The war in Ukraine has already been going on for 6 months. Since its beginning, it has not only shaken people’s lives, but also disrupted the Ukraine’s systems. This RURAL21 article by Pavlo Kuliuk, Ukrainian freelance journalist from Donetsk region, Ukraine, shows how the war has changed the agricultural system in many parts of the country.
Away from supermarkets and towards local cultivation
“Before the war, supermarkets sold vegetables cheaper than market sellers. But in the contested parts of the country, the supermarkets are now closed because it is dangerous for large stores to keep open when military activities are raging close by. All too many shopping centres have become victims of attacks.”
“This is why in war zones such as the Donetsk region and parts of Mykolaiv, Zaporozhye, Kharkiv and Dnepropetrovsk regions, vegetables and fruits represent a sort of liquid currency. For wherever logistics has collapsed, there is a paucity of goods. Therefore, at least in the summer months, greens and fruit growing in districts offer locals a great opportunity to earn additional income.”
“The dachas and gardens have been left behind by people who were evacuated. So those who have stayed grow vegetables and fruits in their gardens or harvest fruits from land that has no owner anymore. They then either sell yields or eat them themselves. Many people have also started to grow greens and fruit on fallow land.”
“Thus the war has eliminated everything that is ‘superfluous’ in the trade chains, and only essential commodities have remained in them. Paradoxically, poor local peasants and farmers have survived in difficult conditions, while the rich speculators have disappeared from the market.”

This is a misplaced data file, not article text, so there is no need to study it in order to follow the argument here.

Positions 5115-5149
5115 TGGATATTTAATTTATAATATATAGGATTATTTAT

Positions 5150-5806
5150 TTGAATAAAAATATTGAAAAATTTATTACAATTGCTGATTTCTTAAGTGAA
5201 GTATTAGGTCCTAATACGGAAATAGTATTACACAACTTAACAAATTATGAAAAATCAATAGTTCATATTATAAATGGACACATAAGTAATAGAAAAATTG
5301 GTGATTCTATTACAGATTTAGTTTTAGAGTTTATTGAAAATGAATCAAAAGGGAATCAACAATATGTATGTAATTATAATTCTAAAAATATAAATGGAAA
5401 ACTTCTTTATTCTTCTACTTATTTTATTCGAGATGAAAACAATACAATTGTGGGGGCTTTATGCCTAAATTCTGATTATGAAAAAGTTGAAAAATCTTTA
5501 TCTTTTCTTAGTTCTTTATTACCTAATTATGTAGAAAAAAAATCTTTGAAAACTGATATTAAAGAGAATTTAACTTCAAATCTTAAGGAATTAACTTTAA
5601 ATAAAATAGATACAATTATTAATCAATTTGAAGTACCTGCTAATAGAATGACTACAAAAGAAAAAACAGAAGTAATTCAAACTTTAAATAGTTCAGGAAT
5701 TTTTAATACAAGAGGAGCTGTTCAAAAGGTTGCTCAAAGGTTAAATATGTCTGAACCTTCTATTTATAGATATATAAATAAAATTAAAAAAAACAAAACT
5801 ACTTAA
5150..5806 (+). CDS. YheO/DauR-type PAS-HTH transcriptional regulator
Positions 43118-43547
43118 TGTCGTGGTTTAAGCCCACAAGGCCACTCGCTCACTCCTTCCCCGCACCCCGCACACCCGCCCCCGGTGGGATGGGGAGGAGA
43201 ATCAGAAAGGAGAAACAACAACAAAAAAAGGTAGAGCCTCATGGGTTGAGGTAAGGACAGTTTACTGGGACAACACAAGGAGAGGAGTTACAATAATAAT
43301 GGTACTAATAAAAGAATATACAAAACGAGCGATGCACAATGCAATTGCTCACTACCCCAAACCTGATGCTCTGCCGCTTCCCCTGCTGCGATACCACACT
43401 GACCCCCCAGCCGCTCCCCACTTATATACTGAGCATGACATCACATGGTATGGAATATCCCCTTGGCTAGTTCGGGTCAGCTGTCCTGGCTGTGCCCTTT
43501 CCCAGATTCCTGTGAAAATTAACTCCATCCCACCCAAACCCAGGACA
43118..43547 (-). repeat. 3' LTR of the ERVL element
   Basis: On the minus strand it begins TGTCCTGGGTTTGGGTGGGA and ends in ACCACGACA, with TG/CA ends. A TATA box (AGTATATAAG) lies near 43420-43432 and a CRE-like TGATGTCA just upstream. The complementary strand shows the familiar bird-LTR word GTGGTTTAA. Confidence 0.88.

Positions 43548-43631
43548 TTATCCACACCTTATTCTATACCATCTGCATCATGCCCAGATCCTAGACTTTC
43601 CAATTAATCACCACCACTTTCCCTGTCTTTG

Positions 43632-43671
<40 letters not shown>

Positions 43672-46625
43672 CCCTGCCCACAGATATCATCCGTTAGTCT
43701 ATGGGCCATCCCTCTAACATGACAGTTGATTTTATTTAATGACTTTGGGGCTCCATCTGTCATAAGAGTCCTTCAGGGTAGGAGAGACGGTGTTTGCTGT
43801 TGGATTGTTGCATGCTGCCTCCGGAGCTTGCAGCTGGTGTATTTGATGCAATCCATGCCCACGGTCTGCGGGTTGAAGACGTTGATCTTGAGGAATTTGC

Ukrainian wheat exports resumed
“The war will also lead to a smaller wheat harvest in 2022, for it has not been possible to cultivate the fields to the same degree as that before the war. Wheat production in Ukraine is almost five times the volume of consumption. For example, last year Ukraine harvested 32 million tonnes of wheat. At the same time, the country’s domestic demand did not exceed seven million tons.”
“But it is still too early to say how things will move on. The cost of grain may rise again due to rising fuel and fertiliser prices, as well as climate change. An increase in the area under crops can restrain the rise in grain prices. Farmers must learn to work in the new conditions, when fuel and fertilisers become more expensive. Whether farmers in various countries will be able to do this is not known. This is a challenge affecting everyone.”
This article was first published by Pavlo Kuliuk, Ukrainian freelance journalist from Donetsk region, Ukraine at RURAL 21.